Macron declared himself to be neither of the left nor the right in his famous victory three years ago. However, this masks a complex picture, which takes us back to the longest President/Prime Minister partnership since the start of the present republic in 1958: that of Nicholas Sarkozy and François Fillon between 2007 and 2012. Sarkozy had a ‘hyper-presidency’ where he effectively side-lined his prime minister and ran his government using hand-picked advisors (including one M. Castex) from the Elysée. Sarkozy had expected to fight the 2012 election against Dominique Strauss-Khan, until, in the notorious ‘DSK affair’, the former IMF chief and finance minister was arrested in New York on the account of rape. Instead, Sarkozy lost to the uninspiring François Hollande, a Socialist insider on the right of his party. Hollande managed to win, however, by attracting voters to the left of him, revolted by the ‘bling-bling’ excess of Sarkozysm. Despite this left-wing mandate, Hollande led a socially liberal economic policy under the technocratic Prime Minister Manuel Valls and his ambitious young Economy Minister, Emmanuel Macron. The result? In a humiliating failure, Hollande had the ignominy of being the first President in the Fifth Republic not to seek re-election. As late as the summer of 2016 – less than a year before France went to the polls – Hollande was determined to fight on against his likely opponent from the right, ex-PM François Fillon, and was dismissive of Macron, who had recently resigned and launched his own political party En Marche! However, in a dramatic turn of events, Fillon was accused of misappropriating public funds by giving members of his family, including his Welsh wife Penelope, high paid jobs that did not actually involve any work. Only this week Fillon was given a five-year jail sentence (suspended for three years) for paying his wife €1.156 million to do work which never occurred. The Fillons deny the charges and are appealing.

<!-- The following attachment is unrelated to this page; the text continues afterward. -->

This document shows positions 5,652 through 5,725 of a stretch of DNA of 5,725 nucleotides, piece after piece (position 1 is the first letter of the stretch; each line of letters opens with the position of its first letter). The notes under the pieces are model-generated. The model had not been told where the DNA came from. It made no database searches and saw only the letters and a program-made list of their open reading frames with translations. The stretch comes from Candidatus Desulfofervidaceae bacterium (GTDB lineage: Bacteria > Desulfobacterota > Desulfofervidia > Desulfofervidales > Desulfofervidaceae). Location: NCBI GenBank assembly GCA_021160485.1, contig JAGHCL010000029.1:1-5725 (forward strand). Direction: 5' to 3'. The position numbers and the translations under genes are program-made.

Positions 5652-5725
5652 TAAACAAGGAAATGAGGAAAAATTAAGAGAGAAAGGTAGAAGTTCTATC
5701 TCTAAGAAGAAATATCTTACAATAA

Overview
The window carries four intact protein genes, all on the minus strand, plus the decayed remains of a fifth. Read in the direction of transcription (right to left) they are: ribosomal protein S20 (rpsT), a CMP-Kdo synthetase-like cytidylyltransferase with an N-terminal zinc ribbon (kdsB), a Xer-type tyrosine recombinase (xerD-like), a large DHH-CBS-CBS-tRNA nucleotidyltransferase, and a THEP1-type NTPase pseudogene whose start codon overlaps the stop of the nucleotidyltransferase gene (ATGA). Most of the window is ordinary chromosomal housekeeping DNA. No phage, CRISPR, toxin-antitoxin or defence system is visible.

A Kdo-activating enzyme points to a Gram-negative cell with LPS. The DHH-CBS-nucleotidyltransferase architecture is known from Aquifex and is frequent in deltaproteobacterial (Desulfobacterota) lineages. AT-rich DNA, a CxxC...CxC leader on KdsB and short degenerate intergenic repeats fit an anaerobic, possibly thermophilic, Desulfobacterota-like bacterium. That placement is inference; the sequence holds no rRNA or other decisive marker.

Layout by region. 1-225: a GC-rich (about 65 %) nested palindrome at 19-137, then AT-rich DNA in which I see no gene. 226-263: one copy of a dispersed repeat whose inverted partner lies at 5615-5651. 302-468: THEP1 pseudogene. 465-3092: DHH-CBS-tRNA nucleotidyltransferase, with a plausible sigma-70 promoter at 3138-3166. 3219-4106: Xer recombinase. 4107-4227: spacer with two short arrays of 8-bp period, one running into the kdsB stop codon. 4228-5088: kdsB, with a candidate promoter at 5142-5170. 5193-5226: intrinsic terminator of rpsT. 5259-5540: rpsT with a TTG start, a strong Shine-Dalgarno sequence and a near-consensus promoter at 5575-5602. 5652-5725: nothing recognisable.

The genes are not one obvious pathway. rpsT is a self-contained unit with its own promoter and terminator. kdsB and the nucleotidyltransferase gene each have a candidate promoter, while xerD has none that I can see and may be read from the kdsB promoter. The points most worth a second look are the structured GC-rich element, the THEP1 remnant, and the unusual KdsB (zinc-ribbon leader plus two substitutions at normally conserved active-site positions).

Why does all this matter? Had it not been for the ‘Fillon affair’, Emmanuel Macron would not have won the 2017. François Hollande would also not have been elected without the DSK scandal in 2012. The lesson is, the two most recent French Presidents were chance outsiders a year before their respective elections, before spectacular events brought the demise of their rivals. There are nearly two more years before Macron is up for re-election. What is also more important in the light of Macron’s reshuffle is where he positions himself over the course of these next two years. Both Hollande and Macron have governed significantly to the right of where many of their electors are – Macron consolidated most of the old Socialist Party vote in the first round before unifying the left, centre and centre right to defeat the extreme-right Marine Le Pen in run-off in 2017. Macron is vulnerable on the left and the choice of Jean Castex does nothing to ameliorate this. LREM is seen is a right-wing party and Macron looks more likely to try and consolidate his new pro-business and middle-class supporters than return to his old soft left base. However, the aftermath of the COVID-19 crisis and the gains made by environmental focused parties in the local elections demonstrates the appeal of left-leaning parties. It is still too early to write-off his re-election hopes now but Emmanuel Macron’s political survival is far from guaranteed.
The opinions expressed in this article are the author’s own, and may not represent the views of The St Andrews Economist.
Photo from kremlin.ru and is licensed under CC BY 3.0